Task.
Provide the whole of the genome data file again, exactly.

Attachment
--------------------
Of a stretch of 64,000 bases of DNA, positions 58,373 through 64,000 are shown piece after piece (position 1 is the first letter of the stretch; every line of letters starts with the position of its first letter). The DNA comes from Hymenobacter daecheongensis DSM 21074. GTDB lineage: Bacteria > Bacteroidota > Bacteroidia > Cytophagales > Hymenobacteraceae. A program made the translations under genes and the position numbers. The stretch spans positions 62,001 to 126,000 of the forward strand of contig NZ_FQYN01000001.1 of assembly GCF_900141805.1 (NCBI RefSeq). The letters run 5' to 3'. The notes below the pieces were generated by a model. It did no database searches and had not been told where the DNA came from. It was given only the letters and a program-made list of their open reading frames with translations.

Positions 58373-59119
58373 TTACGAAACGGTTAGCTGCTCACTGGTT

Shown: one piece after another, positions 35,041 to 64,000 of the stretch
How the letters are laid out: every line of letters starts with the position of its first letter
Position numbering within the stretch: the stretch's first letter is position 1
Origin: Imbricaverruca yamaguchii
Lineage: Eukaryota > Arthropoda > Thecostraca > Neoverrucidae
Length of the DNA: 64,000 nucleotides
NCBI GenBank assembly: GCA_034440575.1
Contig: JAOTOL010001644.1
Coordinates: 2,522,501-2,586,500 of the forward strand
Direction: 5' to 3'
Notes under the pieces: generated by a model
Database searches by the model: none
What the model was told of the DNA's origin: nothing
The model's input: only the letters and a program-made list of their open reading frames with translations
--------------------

Of a stretch of 64,000 bases of DNA, positions 58,373 through 64,000 are shown piece after piece (position 1 is the first letter of the stretch; every line of letters starts with the position of its first letter). The DNA comes from Hymenobacter daecheongensis DSM 21074. GTDB lineage: Bacteria > Bacteroidota > Bacteroidia > Cytophagales > Hymenobacteraceae. A program made the translations under genes and the position numbers. The stretch spans positions 62,001 to 126,000 of the forward strand of contig NZ_FQYN01000001.1 of assembly GCF_900141805.1 (NCBI RefSeq). The letters run 5' to 3'. The notes below the pieces were generated by a model. It did no database searches and had not been told where the DNA came from. It was given only the letters and a program-made list of their open reading frames with translations.

Positions 58373-59119
58373 TTACGAAACGGTTAGCTGCTCACTGGTT

Shown: one piece after another, positions 35,041 to 64,000 of the stretch
How the letters are laid out: every line of letters starts with the position of its first letter
Position numbering within the stretch: the stretch's first letter is position 1
Origin: Imbricaverruca yamaguchii
Lineage: Eukaryota > Arthropoda > Thecostraca > Neoverrucidae
Length of the DNA: 64,000 nucleotides
NCBI GenBank assembly: GCA_034440575.1
Contig: JAOTOL010001644.1
Coordinates: 2,522,501-2,586,500 of the forward strand
Direction: 5' to 3'
Notes under the pieces: generated by a model
Database searches by the model: none
What the model was told of the DNA's origin: nothing
The model's input: only the letters and a program-made list of their open reading frames with translations